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Stepper Vs Servo Motor Torque Curves Part IV

NEMA17 Torque CurvesNEMA17 Torque Curves

My final look is at NEMA17 motors.  Today’s contestants are:

  • In yellow, the IMS (now Schneider) MDI1PRL17C4x triple stack NEMA stepper motor with integrated driver and controller.  I’ve used these cute little motors before; they are a great fit for the right application.  As normal, the programming language sucks, but a CANOpen version is available.
  • In red and blue, a Panasonic MUMS011A1 NEMA 17 servo motor.  These motors have unfortunately been out of production for years; I loved their performance, encoder (10000 cpr), good looks, and price (about $250).
  • In green, a Quicksilver Controls QCI-A17H3 stepper motor with encoder that’s driven like a servo.  I’m including it to show how much improvement you can get from closed loop stepper control.

Comments

  1. The MDI1PRL17C4 shows typical stepper characteristics, with torque rapidly dropping off; it can’t even reach 2500 RPM.
  2. The MUMS011A1 shows typical servo performance, with a pretty flat torque curve, 3:1 peak to continuous torque, and compared to the steppers:  higher speeds, less continuous torque at low speeds, more continuous torque at high speeds, and much higher maximum torque.
  3. The QCI-A17H3 doesn’t turn the stepper into a servo, but compared to an open loop stepper, it has substantially higher maximum speed (4000 RPM – the highest of any stepper I’ve looked at), and offers significantly higher torque at higher speeds — in exchange for a higher price, of course.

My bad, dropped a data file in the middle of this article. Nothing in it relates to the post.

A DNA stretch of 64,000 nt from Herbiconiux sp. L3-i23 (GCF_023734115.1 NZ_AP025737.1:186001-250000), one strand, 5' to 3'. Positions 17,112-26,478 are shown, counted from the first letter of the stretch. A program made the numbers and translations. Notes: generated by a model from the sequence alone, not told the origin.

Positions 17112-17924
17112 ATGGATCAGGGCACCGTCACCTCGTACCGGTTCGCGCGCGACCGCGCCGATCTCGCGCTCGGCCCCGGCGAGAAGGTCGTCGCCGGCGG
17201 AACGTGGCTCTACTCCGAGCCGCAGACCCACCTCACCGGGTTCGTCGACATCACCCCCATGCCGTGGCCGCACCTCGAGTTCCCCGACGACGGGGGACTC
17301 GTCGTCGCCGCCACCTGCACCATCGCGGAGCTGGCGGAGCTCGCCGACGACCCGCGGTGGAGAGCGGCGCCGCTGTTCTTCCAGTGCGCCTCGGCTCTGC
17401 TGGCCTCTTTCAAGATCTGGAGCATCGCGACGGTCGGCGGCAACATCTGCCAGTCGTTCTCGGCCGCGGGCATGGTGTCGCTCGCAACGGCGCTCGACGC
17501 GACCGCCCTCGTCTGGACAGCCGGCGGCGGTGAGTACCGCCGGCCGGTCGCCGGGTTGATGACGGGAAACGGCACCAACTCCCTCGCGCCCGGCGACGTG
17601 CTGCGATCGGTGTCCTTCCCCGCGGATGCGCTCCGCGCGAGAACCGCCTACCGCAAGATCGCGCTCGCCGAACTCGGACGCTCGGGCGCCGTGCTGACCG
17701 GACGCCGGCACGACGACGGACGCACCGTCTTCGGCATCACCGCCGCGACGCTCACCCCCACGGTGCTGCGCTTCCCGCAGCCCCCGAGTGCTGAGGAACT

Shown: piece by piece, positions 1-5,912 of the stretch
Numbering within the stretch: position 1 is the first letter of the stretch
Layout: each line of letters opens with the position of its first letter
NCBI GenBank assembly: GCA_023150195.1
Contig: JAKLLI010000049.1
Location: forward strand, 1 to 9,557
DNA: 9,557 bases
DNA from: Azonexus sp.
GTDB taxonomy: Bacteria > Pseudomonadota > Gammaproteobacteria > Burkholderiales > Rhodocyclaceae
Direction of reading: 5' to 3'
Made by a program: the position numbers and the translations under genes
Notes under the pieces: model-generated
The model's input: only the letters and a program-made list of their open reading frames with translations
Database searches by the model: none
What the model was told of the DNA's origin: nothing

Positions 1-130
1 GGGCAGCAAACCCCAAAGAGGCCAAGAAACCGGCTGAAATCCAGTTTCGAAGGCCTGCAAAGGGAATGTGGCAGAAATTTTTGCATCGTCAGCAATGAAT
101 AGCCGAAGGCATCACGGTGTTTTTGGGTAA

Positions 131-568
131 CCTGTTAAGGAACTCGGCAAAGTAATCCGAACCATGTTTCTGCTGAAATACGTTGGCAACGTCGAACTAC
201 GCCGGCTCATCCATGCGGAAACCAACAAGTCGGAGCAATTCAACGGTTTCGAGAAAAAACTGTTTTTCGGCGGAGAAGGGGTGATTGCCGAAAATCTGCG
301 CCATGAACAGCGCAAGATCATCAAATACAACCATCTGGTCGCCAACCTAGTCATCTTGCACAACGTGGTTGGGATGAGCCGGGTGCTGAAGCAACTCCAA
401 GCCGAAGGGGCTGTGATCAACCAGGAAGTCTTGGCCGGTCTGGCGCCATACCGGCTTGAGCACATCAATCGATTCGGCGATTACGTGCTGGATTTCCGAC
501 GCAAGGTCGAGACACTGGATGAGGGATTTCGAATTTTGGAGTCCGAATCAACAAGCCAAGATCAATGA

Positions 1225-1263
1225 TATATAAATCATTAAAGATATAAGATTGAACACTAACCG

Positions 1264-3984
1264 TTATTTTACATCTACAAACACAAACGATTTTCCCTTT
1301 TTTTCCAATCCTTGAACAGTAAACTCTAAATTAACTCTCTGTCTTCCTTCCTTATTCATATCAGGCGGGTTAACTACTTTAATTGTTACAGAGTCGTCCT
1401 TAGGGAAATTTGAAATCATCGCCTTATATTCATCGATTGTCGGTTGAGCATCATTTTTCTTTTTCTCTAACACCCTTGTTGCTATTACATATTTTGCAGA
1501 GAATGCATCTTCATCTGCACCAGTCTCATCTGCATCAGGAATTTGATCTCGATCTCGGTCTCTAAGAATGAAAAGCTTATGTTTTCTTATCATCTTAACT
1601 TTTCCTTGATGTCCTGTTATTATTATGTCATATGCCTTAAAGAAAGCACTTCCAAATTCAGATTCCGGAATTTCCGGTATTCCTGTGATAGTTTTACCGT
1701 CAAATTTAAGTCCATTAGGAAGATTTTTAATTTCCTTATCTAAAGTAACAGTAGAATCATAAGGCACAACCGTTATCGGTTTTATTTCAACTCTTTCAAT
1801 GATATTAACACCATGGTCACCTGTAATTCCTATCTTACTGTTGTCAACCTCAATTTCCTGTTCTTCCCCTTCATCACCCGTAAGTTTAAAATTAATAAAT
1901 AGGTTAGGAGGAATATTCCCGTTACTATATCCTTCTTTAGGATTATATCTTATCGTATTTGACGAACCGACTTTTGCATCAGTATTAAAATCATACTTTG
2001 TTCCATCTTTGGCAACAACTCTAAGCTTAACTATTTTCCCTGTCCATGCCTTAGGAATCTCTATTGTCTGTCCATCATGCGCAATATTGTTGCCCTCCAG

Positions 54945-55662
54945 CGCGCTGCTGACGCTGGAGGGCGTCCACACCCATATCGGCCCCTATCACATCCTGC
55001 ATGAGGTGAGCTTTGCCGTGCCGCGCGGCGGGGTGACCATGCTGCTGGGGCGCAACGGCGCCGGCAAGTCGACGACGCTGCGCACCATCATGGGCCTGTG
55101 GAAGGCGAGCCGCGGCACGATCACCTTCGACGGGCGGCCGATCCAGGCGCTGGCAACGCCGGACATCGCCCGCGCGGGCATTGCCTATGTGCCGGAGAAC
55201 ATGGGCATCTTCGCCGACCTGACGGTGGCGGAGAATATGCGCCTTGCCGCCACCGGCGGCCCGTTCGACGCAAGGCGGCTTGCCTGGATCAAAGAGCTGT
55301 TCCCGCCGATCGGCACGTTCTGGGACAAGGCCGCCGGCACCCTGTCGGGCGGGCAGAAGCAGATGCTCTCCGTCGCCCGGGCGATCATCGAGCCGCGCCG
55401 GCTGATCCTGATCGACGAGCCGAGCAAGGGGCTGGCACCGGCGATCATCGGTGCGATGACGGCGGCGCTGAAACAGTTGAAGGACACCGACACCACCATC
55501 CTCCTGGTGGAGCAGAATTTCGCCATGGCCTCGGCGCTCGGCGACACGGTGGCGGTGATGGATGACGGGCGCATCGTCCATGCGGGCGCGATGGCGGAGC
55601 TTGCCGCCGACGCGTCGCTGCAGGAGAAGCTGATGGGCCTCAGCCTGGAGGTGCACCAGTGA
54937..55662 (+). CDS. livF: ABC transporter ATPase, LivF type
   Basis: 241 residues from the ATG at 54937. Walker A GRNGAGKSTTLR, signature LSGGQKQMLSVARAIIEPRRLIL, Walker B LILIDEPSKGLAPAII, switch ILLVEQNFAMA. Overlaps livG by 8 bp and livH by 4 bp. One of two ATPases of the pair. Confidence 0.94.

Some General Stepper & Servo Notes

  1. Steppers are much simpler to drive: you can easily build a low cost drive using an integrated chip (e.g. from Allegro Microsystems, ST, or TI) or buy a commercial driver for $100-$150 (from Automation Direct, Gecko Drive, etc).  Many low cost PLC’s such as Panasonic’s FP0/FPG have built-in step/direction outputs.
  2. But open loop steppers are very annoying, because you have to figure out your needs before start: you have to specify fixed currents for holding and running torque.  If your current is too low, the motor will miss steps.  If your current and duty cycle are too high, the motor will get hot – and if a bit of extra torque is needed to overcome something unexpected, you’re out of luck.
  3. Closed loop steppers still aren’t servo motors.  However, I’m looking forward to affordable sensorless closed loop control (available or coming from Trinamic, TI, and probably others), which will improve stepper performance and minimize stepper heat generation.
  4. I think servo motors’ torque curve fits well with many applications: a lot of time you just need maximum torque for a short time period.  Servo motor system prices are also coming down (OK, not the basic motor, but there are affordable encoder, drive, and controller choices).

 

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